Clumber Spaniel dog breed: the discerning hunting dog

Molnár Enikő

2023. September 5 - Photos: Getty Images Hungary

The Clumber Spaniel was for a long time the favourite dog of the nobility, the "companion of kings". Its appearance to this day is dignified, a great hunting dog and companion.


The Clumber Spaniel may not be as charming as the Cocker Spaniel, but it has its own beauty and is no less lovable. It is well adjusted, loves its family and is even relatively patient with children. It is a calm and attentive dog, it has been a favourite of kings, including Edward VII, grandfather of the late Queen Elizabeth II.

The clumber spaniel will sweep everyone off their feet with his friendly face.


Its origin before the 1700s is doubtful. There have been several theories about the Clumber Spaniel, but ultimately we always come back to the Duke of Newcastle and Clumber Park in Nottinghamshire, from which it takes its name. One theory is that the dogs were imported from France to escape the country during the revolution. According to another source, these dogs had been living in England for a long time and were descendants of the Blenheim Spaniels (the white and chestnut-coloured Cavalier King Charles Spaniel). The imported dogs were brought to the Prince to update the genetic stock of the dogs already there. Another theory is that the English Springer Spaniels were crossed with Basset Hounds, creating the somewhat sad-looking, stocky hunting dog, the Clumber Spaniel. Some believe that they are descendants of a now extinct breed, the Alpine Spaniel, which would explain the yellow spots.

Clumber Spaniels have long been called the “Prince’s breed” or the “Mansell breed”. The latter name commemorated the Duke’s gamekeeper, who is generally credited as the “perfecter” of the breed: he bred them to be hardy and more robust in conformation, so that they could stand their ground as hunting dogs in the local environment. Since then, these friendly-looking dogs have been depicted in numerous paintings. They seem to have reached their present form around the 1800s, and have changed little since then. The FCI recognised the Clumber Spaniel in 1954 and the first official breed standard was published in 2010. It is now a rare breed, despite its long popularity.

Breed standard

This stocky dog is a massive and solid, proud to wear the title of the “heaviest spaniel”. At 46-50 cm tall, it weighs around 25-38 kg. Its coat is long and white with lemon or orange patches. It has a long nose and strong bone structure, and is a very muscular dog. The head is rectangular, the ears are large and drooping and the eyes are brown. Its tail usually hangs slightly downwards, held at the back. It belongs to category VIII. of the FCI, Retrievers, Flushing dogs, Water dogs.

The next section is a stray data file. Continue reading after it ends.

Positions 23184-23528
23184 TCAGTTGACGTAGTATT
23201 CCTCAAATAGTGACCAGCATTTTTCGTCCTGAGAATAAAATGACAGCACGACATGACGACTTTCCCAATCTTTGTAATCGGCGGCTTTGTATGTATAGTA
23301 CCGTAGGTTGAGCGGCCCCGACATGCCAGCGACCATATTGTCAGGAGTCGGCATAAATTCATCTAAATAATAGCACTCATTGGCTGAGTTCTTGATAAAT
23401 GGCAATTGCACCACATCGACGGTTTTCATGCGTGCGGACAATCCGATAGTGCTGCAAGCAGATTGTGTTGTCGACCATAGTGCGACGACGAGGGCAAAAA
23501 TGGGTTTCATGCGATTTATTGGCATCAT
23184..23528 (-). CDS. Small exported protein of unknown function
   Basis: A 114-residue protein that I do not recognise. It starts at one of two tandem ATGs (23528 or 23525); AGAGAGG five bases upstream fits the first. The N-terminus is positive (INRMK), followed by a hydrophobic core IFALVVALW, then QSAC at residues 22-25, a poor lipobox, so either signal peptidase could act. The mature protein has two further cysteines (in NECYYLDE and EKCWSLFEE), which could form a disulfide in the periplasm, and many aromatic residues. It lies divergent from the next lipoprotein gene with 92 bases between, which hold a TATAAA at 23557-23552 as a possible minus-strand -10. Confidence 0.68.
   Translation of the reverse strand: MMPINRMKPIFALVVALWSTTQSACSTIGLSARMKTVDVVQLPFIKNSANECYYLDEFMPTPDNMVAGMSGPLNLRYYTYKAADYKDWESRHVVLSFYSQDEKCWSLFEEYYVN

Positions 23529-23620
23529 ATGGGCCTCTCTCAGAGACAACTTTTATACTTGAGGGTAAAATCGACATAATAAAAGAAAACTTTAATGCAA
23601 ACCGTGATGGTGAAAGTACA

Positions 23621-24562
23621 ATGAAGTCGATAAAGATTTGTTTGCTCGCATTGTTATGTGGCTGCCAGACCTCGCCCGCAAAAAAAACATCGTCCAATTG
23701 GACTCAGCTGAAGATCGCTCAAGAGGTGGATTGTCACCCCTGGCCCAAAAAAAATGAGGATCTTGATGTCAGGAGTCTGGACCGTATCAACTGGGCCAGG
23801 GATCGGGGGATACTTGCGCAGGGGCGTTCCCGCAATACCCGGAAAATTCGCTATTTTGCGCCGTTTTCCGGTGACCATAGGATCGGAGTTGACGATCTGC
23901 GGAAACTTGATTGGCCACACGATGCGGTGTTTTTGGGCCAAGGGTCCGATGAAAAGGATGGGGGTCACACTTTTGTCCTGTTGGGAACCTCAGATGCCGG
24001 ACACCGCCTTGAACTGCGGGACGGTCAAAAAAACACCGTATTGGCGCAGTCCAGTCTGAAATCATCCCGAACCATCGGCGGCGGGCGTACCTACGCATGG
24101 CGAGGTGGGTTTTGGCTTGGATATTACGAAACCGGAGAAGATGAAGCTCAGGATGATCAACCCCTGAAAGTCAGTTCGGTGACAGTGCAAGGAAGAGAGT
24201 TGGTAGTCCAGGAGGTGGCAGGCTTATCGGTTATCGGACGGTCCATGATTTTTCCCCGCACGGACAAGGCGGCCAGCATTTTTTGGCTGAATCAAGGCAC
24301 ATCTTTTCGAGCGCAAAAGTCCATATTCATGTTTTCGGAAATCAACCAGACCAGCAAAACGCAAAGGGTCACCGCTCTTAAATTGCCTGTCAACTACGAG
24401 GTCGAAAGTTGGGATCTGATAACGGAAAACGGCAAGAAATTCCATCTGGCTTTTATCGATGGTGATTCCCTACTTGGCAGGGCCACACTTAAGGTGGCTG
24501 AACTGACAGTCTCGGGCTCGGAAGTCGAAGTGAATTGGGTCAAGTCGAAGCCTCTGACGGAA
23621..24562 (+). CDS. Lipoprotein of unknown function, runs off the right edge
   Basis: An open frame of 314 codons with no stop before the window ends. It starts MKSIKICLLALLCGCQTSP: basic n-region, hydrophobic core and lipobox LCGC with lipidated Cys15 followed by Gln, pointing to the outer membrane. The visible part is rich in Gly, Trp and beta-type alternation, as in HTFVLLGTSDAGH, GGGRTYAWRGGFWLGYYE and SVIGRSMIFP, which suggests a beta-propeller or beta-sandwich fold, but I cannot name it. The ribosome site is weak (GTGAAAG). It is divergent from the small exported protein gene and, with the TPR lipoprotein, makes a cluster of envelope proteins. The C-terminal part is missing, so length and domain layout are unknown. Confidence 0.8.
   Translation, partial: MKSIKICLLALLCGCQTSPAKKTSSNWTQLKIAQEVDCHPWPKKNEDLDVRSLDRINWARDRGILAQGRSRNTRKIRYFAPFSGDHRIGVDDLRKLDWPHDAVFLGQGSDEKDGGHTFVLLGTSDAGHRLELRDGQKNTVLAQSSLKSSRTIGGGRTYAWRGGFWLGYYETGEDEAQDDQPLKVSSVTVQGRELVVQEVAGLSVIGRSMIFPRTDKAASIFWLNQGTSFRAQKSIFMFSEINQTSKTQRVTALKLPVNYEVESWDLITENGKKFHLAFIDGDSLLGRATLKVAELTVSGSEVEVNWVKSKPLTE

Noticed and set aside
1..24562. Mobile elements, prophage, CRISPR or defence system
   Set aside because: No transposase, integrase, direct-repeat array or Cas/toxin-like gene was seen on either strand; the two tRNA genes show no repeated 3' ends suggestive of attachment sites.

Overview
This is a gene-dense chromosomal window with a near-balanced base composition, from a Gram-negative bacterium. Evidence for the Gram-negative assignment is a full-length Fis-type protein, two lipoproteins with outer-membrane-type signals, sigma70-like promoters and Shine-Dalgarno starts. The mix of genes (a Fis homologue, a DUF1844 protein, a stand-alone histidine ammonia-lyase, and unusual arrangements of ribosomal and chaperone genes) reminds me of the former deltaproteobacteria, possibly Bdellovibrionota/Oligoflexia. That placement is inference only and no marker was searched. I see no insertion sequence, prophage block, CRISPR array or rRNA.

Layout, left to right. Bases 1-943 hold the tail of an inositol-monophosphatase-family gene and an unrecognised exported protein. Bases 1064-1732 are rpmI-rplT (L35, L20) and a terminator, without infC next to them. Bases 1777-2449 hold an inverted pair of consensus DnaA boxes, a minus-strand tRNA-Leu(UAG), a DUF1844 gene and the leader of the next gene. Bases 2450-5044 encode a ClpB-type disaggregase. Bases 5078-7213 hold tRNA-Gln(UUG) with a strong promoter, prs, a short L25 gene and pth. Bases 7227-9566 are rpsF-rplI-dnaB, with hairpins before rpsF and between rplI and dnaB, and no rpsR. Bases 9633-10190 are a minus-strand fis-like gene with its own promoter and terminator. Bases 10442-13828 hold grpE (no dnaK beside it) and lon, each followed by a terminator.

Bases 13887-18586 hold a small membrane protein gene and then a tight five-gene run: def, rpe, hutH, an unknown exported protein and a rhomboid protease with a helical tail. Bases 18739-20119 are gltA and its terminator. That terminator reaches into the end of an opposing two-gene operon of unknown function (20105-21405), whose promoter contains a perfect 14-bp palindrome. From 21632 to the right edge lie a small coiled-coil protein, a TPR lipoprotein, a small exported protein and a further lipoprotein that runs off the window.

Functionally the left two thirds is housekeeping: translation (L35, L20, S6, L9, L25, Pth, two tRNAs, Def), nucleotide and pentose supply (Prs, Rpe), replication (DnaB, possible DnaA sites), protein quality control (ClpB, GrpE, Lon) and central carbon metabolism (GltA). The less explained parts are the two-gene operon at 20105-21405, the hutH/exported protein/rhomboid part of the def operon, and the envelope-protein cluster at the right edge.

Clumber Spaniels are described as intelligent, friendly, sometimes a little stubborn and mischievous dogs. Their “peaceful giant” appearance would give you no idea how active these dogs are. They are reliable and affectionate who, when “used” for what they were originally bred for, work slowly but steadily in the hunting field. The breed is not designed to be fast, but they are very tenacious and will go through “trenches and bush”. They love long walks especially if they have the opportunity to sniff around, and they also thoroughly enjoy swimming. They like to retrieve dropped objects (fetch), they are very playful and can be easily moved around the yard.

Despite appearances, the Clumber Spaniel is a very playful breed.

Despite their sometimes stubborn nature, they take obstacles well when it comes to learning. They have a gentle spirit, so a positive attitude is important. It is common for them not to do what is asked of them on the first try, and to think about their actions. Nevertheless, they are not bad to teach, as they like to please their owners. Not all breeds are the same and some dogs are slower to work, but that does not mean they are bad.

Ideal environment

The Clumber Spaniel is quiet, barks very little, mostly only when it really needs to. It gets on well with small children and would make an excellent playmate, as it is very patient and very kind. It enjoys spending time with its family, but also adapts well to working days when it needs to be alone. The Clumber Spaniel also gets on well with other dogs, it is mostly a matter of getting used to them. This breed is reserved with strangers at first, but is not hostile or afraid of them. It likes to have plenty of space, perhaps a yard to sniff around in, but can be kept indoors if it is handled well enough.


Their coat requires little care, with frequent brushing and 1-2 monthly bathing to maintain a good appearance and healthy coat. However, they are not easy to groom, as their long ears and wrinkles make it difficult for the owner. Their ears need to be cleaned often to avoid inflammation. The creases on their heads should be wiped frequently with a damp cloth to prevent dirt from accumulating in them. Keeping nails and teeth healthy is also very important.

Common health problems

They are lucky to be in good health, but they can have a number of problems:

  • Autoimmune Haemolytic Anaemia
  • Cardiomyopathy
  • Entropium (inward turning of the eyelid) or Ectropium (outward turning of the eyelid)
  • Retinal dysplasia
  • Hip dysplasia
  • Intervertebral disc disease

(Source: János Szinák – István Veress: Dogs of the World I.)

clumber spaniel breed description English dog breed hunting dogs

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